Year-end earnings results, released Feb. 28, didn't shed much light on which way the recovery will go. The stock, however, fell by 6% on the day of the release, a result of some profit-taking activity.
For the most recent fourth quarter, Payless reported a loss of $0.08 per share. Results for the quarter had a number of moving parts, including some charges and some increased taxes. And because Q4 2004 also had its share of charges, it's tough to make a year-over-year comparison.
Results for the fiscal year were more straightforward. EPS came in at $0.98, giving Payless its first profit in the past three fiscal years. Results have been trending in this direction since 2004, when a new management team led by Steven Douglass (and now Matt Rubel, who became CEO in July 2005) closed about 260 underperforming stores, cut the headcount, and reduced inventories.
So where do we go from here? Bulls are excited about a revitalized company; they expect Payless to continue to ramp sales, attract new customers with better and more fashionable brands, and continue to improve margins. They also regarded management's announcement that it will no longer provide monthly comps as indicative of a longer-term focus on operations. Bears, on the other hand, are concerned that the stock has run up too quickly; they fear it will lose its price-sensitive constituency as the company pursues more fashion offerings.
Before we choose a side, let's take a long-term view and see what type of growth is baked into the stock price.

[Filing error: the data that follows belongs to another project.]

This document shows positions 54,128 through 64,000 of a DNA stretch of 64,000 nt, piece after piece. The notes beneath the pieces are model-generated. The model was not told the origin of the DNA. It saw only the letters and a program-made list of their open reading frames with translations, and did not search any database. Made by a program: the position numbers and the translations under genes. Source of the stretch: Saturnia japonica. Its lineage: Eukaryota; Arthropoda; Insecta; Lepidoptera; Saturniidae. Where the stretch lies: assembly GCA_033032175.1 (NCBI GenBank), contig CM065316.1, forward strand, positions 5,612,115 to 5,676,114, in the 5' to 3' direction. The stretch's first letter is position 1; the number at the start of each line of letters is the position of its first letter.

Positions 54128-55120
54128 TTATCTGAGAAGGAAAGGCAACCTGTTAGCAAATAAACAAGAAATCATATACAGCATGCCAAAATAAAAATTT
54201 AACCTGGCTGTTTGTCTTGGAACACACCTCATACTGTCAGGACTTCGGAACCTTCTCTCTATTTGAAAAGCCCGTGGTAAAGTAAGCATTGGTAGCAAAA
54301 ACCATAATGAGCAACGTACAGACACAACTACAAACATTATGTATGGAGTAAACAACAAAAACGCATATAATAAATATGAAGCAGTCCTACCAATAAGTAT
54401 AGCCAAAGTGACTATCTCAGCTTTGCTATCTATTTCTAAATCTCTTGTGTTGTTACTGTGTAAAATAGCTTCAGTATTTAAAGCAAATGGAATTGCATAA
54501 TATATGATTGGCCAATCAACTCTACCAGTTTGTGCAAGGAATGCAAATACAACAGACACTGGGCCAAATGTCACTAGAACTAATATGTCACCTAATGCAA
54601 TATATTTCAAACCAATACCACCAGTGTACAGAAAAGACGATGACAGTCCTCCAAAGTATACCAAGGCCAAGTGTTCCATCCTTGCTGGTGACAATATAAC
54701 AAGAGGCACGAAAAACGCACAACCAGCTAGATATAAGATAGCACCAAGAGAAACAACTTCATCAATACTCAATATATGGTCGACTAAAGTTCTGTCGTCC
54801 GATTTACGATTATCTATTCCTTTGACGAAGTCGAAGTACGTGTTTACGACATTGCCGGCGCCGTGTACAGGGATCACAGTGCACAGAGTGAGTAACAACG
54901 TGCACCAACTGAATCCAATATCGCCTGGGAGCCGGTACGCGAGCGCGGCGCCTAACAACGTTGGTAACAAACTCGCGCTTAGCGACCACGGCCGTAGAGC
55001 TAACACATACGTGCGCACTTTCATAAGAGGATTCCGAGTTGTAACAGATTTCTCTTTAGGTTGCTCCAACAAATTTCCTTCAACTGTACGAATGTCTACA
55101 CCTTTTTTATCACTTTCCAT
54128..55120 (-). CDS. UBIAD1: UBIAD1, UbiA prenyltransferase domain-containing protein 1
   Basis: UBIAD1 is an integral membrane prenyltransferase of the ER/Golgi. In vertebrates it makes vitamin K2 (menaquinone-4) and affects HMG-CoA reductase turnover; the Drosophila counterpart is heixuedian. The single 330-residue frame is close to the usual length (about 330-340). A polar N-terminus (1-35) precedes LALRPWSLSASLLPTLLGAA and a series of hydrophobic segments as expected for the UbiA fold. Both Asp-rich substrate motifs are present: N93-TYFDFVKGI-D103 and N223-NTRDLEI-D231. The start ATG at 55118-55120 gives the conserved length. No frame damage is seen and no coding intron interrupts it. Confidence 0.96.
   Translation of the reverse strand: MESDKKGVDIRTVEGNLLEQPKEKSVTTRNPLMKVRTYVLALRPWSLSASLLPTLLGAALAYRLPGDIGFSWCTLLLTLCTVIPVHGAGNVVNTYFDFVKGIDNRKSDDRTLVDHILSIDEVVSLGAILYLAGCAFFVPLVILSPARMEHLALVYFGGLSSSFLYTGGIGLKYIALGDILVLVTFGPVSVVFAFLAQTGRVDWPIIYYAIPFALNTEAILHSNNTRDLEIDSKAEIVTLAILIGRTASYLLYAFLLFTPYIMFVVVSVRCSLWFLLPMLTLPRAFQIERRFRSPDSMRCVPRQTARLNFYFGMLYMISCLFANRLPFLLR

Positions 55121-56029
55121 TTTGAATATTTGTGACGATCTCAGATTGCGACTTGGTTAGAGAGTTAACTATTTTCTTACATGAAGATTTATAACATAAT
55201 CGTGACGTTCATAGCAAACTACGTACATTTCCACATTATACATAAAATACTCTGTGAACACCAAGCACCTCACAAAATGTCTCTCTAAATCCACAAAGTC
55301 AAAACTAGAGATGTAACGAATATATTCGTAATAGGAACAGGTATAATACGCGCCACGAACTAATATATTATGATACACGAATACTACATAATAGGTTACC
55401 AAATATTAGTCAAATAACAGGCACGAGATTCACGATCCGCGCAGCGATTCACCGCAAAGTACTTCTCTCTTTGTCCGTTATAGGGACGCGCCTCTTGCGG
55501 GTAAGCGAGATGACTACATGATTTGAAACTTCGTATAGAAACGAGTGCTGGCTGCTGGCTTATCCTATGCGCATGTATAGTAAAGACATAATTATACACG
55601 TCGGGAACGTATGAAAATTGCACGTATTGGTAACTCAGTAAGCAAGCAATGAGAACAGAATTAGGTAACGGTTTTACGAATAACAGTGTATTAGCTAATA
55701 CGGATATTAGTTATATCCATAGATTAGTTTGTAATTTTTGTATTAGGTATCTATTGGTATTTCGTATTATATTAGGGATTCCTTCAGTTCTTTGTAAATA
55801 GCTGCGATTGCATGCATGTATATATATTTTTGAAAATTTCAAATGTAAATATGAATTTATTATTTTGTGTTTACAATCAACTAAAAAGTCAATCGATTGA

One of the Fool's maxims for successful investing is to look for a strong historical track record. Prior to Payless's recent recovery, the company's past had resembled a smelly old pair of sneakers. But the company reached an inflection point in late 2004, thanks to the new management team and the revitalized operations that came along with it. Have we reached a point where earnings growth will consistently be 10%-15%?
Based on my calculations using next year's expected earnings, Payless would have to grow at about 12% per year for 10 straight years to justify its current stock price. My model assumes a cost of capital of 14%, and terminal growth of 3% after the 10-year period. Based on the stock's current price ($21.72 as of market close on Thursday) and consensus EPS estimates of $1.26 for FY 07, the company is trading at a P/E of 18. In comparison, competitor Foot Locker
Don't get me wrong -- Payless is the largest shoe retailer, and if it consistently hits the right fashion trends, it could turn out to be the next Coach. But without a consistent three- to five-year track record of doing so, it's just too hard to tell at this point. Given the optimistic growth assumptions already priced into the stock, I think Foolish investors should only window-shop for shares of Payless and save their funds for a brand new pair of shoes.
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Ryan Fuhrmann has no financial interest in any stocks mentioned (that means he's neither long nor short the shares). Feel free to email him for feedback on this article or to discuss Payless further.